Polk Audio Acquired by Directed Electronics

On August 21, Directed Electronics, Inc. announced that it had entered into a definitive agreement to acquire Polk Audio for $136 million in cash, with the deal to close in Q3 of 2006. Current Polk management will join Directed, and company founder Matthew Polk and Polk president Jim Herd will sit on Directed's home audio advisory board. File this one under the you can't make this stuff up department: Sandy Gross, founder of Directed's other loudspeaker company, Definitive Technology, already sits on the board, which makes Polk's presence there a homecoming of sorts, since Gross was a founding partner at Polk.

With Definitive and Polk, Directed might well become probably the number-one best-selling loudspeaker force in the US market. If it seems that acquisitions have been coming fast and furious lately—the recent acquisition of API by Klipsch and last year's D&M acquisition of Boston Acoustics, for example—that is probably "less a reflection of dire times in component audio and more a reflection of founders wanting to tap into the wealth they built up in companies that they founded as long ago as the 1970s," Directed's president Jim Minarik told TWICE's Joe Palenchar.

Since Directed is publicly traded, there are strict rules about what can be said, printed, and leaked about the sale. The one thing that seems certain is that the acquisition was a friendly one. Given the price paid and Matthew Polk's continued presence on Directed's home audio advisory board, it's clear that Directed did not acquire Polk to gut it or, probably, even change its operation much. Polk, after all, did about $86 million last year.

Polk has generated an immense amount of customer loyalty over the years and we refer everyone to its website and The Clubhouse forum for a tutorial on how to cultivate customer loyalty and comport yourself with class. Polk marketing manager Paul DiComo announced the Directed acquisition there on August 22, and Polk aficionados vigorously debated whether it was a good thing or the end of the company as they know it.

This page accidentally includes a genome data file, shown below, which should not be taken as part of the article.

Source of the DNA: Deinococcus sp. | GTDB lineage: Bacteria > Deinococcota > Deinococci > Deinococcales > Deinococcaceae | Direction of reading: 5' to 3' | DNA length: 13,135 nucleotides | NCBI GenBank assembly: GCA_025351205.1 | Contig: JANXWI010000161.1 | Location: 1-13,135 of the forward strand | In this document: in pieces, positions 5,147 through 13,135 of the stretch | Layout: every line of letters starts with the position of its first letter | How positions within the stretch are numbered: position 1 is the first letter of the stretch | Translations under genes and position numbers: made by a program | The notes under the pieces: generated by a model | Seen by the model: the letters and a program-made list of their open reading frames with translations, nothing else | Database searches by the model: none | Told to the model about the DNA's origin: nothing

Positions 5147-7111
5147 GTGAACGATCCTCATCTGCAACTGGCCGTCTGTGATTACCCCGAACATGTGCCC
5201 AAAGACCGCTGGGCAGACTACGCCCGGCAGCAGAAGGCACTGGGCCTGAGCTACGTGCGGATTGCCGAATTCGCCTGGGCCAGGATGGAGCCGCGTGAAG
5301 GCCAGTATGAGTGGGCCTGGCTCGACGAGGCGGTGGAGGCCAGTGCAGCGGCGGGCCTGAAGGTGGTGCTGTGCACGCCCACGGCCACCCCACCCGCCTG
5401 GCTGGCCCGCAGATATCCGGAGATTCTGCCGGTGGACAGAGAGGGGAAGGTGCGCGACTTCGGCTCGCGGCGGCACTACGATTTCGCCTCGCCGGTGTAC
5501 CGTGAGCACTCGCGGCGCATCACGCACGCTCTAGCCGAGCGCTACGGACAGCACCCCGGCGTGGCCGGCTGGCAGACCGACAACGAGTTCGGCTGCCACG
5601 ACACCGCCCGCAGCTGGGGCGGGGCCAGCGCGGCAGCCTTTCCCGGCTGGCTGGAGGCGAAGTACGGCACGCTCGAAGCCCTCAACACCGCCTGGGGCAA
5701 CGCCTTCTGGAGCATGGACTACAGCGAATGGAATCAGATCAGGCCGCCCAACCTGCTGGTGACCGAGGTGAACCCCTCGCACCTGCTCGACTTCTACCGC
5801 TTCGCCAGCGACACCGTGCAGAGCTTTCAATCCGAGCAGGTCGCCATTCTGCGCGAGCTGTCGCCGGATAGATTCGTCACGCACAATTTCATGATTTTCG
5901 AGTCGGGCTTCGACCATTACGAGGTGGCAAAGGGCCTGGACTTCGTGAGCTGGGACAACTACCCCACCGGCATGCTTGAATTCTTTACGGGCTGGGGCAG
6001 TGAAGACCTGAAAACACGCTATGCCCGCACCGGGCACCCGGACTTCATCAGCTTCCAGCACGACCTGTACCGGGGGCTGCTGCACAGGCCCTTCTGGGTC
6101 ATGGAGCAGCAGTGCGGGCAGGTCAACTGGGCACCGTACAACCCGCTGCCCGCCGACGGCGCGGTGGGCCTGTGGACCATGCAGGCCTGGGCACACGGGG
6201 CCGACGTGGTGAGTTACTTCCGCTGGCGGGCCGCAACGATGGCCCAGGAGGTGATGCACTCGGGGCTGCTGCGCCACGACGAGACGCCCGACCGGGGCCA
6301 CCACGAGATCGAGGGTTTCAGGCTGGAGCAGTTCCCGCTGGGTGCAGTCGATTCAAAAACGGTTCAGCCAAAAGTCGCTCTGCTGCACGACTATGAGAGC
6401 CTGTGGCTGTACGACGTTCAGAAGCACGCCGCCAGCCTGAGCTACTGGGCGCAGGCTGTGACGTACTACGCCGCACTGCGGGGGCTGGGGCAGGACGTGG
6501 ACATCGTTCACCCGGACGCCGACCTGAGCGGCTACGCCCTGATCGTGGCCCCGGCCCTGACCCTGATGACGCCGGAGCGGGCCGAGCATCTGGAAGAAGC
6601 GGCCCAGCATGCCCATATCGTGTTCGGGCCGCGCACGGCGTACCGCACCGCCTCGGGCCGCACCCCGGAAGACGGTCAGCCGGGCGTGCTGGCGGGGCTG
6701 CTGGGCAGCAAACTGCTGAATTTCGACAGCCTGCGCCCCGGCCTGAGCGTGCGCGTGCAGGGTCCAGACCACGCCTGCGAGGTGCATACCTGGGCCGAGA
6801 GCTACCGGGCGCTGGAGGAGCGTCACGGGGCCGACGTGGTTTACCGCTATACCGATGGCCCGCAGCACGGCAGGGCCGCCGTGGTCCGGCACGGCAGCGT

On August 23, the man whose name is on the speakers weighed in. "One thing I've learned about change is that if you don't stay ahead of it, you'll be victimized by it," Polk wrote. "I like what I'm doing and intend to keep doing it. Plus, I've got quite a few interesting ideas I want to pursue. So, you can expect to find me in the usual place working the same strange hours. However, while we were working this all out, I did have sort of a funny discussion about this with the guys at DEI. I guess that they were worried that I'd take all the money and retire to the Caribbean or something. So, they wanted to know exactly what is it that I 'do' at Polk Audio.

"An interesting question. After all, I don't have a place on the organizational chart. No one reports directly to me. And, I have no formal job responsibilities. But, I seem to show up every day and work really hard at whatever it is that I 'do' and it seems to take up all of my time. So, they asked me, what will you do if we make this deal? 'Well,' I said, 'pretty much the same—whatever [that] is.'"

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